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Kazakstan Pushes for Asian Energy Club

By News Briefing Central Asia
Kazakstan has put together a strategy for an Asian energy grouping, an idea which NBCentralAsia experts say has huge economic potential but could be derailed by inter-state competition to win production, refining and transit rights.



At last week’s meeting of the “forum of experts” of the Shanghai Cooperation Organisation, SCO, in Almaty, Kazakstan presented a draft of its Asian Energy Strategy, to be discussed by all member states when the grouping holds its next summit in Bishkek this August.



Participants at the meeting noted that a balance could be achieved between energy producers or consumers, given that projected demand is roughly equivalent to estimated reserves and that supplies will not have to be transported through non-SCO countries.



The SCO was founded in 2001 by the “Shanghai Five” - Russia, China Kazakstan, Kyrgyzstan and Tajikistan, later joined by Uzbekistan.



Pakistan, Iran, India and Mongolia hold observer status in the SCO, and Afghanistan is keen to be added to that list.



NBCentralAsia observers based in Kazakstan believe a common energy strategy for the SCO has great potential but say it should include mechanisms to defuse potentially damaging competition among producers, consumers and transit states.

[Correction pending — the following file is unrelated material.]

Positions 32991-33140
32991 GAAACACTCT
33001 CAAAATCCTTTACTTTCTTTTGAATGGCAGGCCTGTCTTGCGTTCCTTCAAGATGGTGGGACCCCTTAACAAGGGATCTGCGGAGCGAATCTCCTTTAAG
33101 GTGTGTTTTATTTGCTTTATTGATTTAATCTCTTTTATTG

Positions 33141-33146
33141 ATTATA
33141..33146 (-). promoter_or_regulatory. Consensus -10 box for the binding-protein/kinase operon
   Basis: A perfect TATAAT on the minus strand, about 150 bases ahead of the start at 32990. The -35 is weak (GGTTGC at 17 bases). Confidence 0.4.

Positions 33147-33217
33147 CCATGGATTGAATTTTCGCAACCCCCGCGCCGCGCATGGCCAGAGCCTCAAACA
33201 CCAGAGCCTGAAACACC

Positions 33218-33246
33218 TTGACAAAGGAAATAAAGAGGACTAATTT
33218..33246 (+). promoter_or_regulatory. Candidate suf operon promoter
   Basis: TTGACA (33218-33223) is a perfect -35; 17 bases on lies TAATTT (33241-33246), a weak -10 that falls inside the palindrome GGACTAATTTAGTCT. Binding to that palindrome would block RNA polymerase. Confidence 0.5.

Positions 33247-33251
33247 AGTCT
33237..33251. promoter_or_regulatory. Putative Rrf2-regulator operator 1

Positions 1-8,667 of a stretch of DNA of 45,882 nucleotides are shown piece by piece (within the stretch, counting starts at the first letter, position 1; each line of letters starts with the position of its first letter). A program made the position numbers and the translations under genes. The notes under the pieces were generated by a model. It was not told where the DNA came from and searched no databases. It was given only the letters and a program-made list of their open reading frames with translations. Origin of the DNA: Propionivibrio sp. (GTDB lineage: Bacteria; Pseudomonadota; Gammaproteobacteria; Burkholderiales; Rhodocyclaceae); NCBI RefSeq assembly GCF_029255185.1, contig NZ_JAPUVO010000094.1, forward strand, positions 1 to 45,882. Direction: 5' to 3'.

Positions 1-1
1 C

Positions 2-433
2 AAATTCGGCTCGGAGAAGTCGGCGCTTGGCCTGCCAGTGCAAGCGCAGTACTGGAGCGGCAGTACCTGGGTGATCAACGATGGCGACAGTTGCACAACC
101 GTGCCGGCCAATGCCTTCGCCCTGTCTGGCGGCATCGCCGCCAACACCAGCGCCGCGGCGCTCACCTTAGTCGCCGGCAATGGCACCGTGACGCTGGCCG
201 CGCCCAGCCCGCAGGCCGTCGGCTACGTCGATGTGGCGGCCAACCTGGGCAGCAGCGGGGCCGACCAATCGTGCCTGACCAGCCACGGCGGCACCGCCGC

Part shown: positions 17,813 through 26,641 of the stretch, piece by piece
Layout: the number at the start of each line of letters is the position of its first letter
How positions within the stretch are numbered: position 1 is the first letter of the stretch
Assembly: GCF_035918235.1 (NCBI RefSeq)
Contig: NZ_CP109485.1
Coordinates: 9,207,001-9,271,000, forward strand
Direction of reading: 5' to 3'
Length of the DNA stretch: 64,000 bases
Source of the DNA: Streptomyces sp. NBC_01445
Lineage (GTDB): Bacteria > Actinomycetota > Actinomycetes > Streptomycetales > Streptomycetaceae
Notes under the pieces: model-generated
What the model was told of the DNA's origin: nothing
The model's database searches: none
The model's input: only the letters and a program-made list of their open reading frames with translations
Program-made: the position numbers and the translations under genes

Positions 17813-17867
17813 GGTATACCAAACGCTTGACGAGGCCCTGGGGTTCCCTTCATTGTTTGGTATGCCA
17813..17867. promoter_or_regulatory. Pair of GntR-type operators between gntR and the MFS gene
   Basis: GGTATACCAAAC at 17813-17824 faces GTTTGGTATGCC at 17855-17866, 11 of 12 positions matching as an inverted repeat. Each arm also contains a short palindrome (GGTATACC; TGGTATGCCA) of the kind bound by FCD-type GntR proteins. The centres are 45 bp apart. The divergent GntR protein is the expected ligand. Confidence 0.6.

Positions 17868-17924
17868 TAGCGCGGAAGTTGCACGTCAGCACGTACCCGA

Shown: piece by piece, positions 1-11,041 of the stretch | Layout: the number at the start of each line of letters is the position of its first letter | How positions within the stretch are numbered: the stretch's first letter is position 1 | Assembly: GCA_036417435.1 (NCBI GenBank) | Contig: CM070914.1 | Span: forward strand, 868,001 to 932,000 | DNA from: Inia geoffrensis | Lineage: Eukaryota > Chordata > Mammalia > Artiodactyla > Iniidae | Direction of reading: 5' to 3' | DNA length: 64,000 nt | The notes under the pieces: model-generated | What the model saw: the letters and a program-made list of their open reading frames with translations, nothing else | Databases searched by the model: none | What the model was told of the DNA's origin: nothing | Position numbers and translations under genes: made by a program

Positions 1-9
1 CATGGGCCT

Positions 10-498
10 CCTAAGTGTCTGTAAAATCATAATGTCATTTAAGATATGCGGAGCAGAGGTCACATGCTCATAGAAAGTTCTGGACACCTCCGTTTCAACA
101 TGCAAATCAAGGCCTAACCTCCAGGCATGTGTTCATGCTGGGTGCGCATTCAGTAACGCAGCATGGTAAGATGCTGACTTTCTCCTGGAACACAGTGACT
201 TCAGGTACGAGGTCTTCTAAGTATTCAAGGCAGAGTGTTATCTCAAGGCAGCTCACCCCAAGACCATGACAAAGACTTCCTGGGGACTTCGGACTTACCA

Analyst Eduard Poletaev believes energy cooperation will become a major area for the SCO but he fears that competition to supply China with oil and gas could stand in its way.



“China lacks gas and oil, which the Central Asian states could supply and make a profit along the way, but Moscow wants to keep it [supply monopoly] for itself,” Poletaev said. “There is also some risk that [Kazakstan] will compete with Russia.”



NBCentralAsia expert Petr Svoik believes that Kazakstan’s Asian Energy Strategy will concentrate on widening and strengthening the energy transport infrastructure.



The SCO has huge potential for implementing such a strategy given that it has both large-scale producers and major transit countries among its members.



“These states are interested in achieving self-sufficiency in the extraction, transportation and distribution of energy supplies, in creating commodity exchanges trading in oil, and in forming intra-regional markets,” said Svoik.



Taken together, the SCO countries have over 20 per cent of the world’s oil reserves and a third of its gas.



Experts note, however, that cashflow problems within the SCO make it difficult to promote economic projects of any kind, including energy. The organisation’s has a limited budget of about three million US dollars a year, while for comparison the United Nations’ budget is over 2.5 billion dollars.



(News Briefing Central Asia draws comment and analysis from a broad range of political observers across the region.)